A celebration of the life of Connor Oliver Lewis was held on his 15th birthday, June 8, 2017, at the Shelburne Methodist Church at 4pm. He was the son of Marc and Tina (Boutin) Lewis of Shelburne.
Connor passed away peacefully surrounded by his family and loved ones on June 2, 2017 at UVM Medical Center after a brief bout with brain cancer. Connor was born on June 8, 2002 in Burlington, and is survived by his siblings: Amber Dutkiewicz, Jared Moody-Lewis and Presley Lewis; his grandfather Herman Lewis of Germany; grandparents, Roland and Clarice Boutin of Arizona; and his godparents, Daniel Becerra of Texas and Stephanie Becerra of California. He was predeceased by his grandmother Pyrle Lewis, Grandma and Grandpa Wilder, Gramma D., and Grandma Val. Connor leaves many close family friends, aunts, uncles, and cousins.
Connor attended Shelburne Community School since kindergarten, graduating last June. This year he was a freshman at Champlain Valley Union High School, a student in the Nichols House. His friends remember his kind heart, great sense of humor and his red Nike Roshe sneakers. Connor loved music and his favorite song was “The Scientist” by Coldplay. Connor was an avid gamer and would meet up with his brother, close friends and others in the online gaming community. He also enjoyed hours of biking, fishing, and shooting baskets in the front yard. As a 9-year old, Connor took a cross-country flight to visit his friend, Brian, in California; and in April, he went to Orlando with his friends, Liam and Sam, for spring break. Connor is a part of many special memories.
Connor’s mother always thought he would become an engineer because of his inquisitive nature and his love of finding ways to assemble his innovative creations. He was always good at math and science. He worked hard in class so he could play hard outside of school. Connor’s classmates remember his ready smile. Even as a toddler he was busy on his battery-operated Hummer, sporting his beautiful head of red curls and an engaging smile.
Connor’s Kindergarten teacher fluffed his curls every day when he removed his hat. Connor soon asked his parents for a haircut because that was so embarrassing. His parents smiled when they noticed he had begun to let his hair grow — because the girls in high school had now noticed his curls. Connor talked to his friends about wanting to be a doctor so he could help people. That was part of Connor’s gentle nature. His friends say he helped find the best in tough situations, and he had a great sense of humor.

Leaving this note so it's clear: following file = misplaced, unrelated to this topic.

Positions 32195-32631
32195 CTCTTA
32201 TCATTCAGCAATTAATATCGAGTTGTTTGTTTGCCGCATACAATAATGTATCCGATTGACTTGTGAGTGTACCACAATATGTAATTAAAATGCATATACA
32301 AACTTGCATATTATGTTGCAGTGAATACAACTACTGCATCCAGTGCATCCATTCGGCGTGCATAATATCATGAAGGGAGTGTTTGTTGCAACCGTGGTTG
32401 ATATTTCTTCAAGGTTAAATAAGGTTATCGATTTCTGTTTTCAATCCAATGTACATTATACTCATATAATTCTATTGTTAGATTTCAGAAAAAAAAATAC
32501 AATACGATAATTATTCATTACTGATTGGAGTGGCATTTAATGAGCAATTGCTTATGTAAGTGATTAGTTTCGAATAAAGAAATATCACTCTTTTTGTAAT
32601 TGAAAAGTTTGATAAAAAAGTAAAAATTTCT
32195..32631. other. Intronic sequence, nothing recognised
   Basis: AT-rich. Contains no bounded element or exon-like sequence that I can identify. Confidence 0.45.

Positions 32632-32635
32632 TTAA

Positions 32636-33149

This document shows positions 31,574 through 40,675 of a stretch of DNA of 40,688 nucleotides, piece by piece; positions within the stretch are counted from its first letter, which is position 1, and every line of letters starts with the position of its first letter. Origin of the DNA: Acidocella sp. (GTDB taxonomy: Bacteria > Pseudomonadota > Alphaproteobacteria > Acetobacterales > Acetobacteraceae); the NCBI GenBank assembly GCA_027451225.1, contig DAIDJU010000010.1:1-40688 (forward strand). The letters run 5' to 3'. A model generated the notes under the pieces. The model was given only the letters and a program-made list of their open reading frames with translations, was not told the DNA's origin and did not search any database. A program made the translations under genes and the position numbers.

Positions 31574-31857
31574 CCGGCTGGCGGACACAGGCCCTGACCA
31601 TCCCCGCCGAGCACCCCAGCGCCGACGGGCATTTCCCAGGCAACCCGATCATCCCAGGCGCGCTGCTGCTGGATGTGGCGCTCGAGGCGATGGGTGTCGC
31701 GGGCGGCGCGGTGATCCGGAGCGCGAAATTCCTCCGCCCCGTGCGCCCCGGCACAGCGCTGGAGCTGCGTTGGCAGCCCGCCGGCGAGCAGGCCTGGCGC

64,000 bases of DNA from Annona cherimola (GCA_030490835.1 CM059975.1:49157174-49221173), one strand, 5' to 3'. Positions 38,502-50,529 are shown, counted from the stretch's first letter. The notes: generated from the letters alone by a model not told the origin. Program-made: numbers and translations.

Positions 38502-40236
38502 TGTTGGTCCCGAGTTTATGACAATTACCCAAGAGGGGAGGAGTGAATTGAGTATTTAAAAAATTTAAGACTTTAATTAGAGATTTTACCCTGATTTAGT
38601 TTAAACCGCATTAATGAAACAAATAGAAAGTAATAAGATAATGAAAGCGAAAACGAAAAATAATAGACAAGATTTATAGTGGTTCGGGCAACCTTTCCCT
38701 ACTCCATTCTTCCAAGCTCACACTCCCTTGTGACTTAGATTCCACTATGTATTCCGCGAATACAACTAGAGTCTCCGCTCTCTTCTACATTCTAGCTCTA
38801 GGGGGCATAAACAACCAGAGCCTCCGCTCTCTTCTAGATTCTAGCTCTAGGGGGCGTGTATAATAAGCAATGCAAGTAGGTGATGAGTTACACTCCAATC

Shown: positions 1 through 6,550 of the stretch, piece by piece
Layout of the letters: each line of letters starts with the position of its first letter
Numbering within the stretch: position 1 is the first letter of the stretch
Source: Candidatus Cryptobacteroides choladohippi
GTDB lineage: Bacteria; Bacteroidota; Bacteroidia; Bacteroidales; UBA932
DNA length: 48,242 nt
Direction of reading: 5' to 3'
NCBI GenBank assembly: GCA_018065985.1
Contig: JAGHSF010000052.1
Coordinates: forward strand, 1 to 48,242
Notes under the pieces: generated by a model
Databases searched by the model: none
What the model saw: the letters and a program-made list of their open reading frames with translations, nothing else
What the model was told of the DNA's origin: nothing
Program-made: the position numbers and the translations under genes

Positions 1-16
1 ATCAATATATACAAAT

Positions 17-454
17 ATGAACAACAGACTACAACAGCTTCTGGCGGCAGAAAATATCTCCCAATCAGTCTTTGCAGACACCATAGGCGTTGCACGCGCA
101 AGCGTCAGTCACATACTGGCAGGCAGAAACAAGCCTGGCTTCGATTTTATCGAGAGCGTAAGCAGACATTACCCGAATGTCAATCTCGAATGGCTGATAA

This spring, when his mom decided he should do his own laundry to increase his independence, Connor polled “everyone” at school and, according to his own report, no one else’s parents had put these stringent demands on them. His mom just laughed and still insisted that he was capable of doing his own laundry. Connor also had an entrepreneurial spirit. When he recently received a fidget spinner as a gift, he sold it at school the next day for $20. Things were never dull when Connor was around.
Presley adored her big brother. Connor would help his sister with her homework; but she most appreciated him when he used his big brother bargaining powers to buy a kitten — a kitten that their mother had forbidden them to purchase. They only had $10 between them but that didn’t deter Connor. He convinced the seller to sell the $15 kitten for $10 and then managed to hide the kitten until there was a large crowd of people so his Mom couldn’t refuse them. That cat pounces on Tina every time she goes down to the basement to do laundry. Connor loved all his pets, but especially Memphis the cat and his dog, Chewy.
Marc relied on Connor to help him compose business emails, to fix the computer and printer, and to manage their online passwords. Despite always finding time to help his father, strangely Connor was always too busy to share his computer password with his parents. When it came to his friends, Connor gave good advice about not holding grudges. He spent a lot of time hanging out with his friends, often making them delicious chocolate milkshakes or treating his friends to coffee drinks at Dunkin Donuts.
His mother had received a yellow bench as a Mother’s Day gift, and he would sit for hours on the yellow bench in the front yard talking with his friends. Connor impacted his friends’ lives because he took time to care and to listen and this is an important message to us all in the busyness of our hectic lives. Connor demonstrated his love for others in the time he spent with them, and because he listened, people felt safe to talk about their problems. True friendship is not separated by death; true friendship lives on forever.
The family would like to thank the PICU doctors and nurses, the Child Life Specialists, and the Palliative Care team at UVM Medical Center for their skill and compassion. The family would also like to thank the community for their support during this time, especially the CVU students who held a sunset candlelight vigil the evening of his service and released balloons. In lieu of flowers, donations may be made to Connor’s Fund at New England Federal Credit Union, PO Box 527, Williston, Vermont 05495.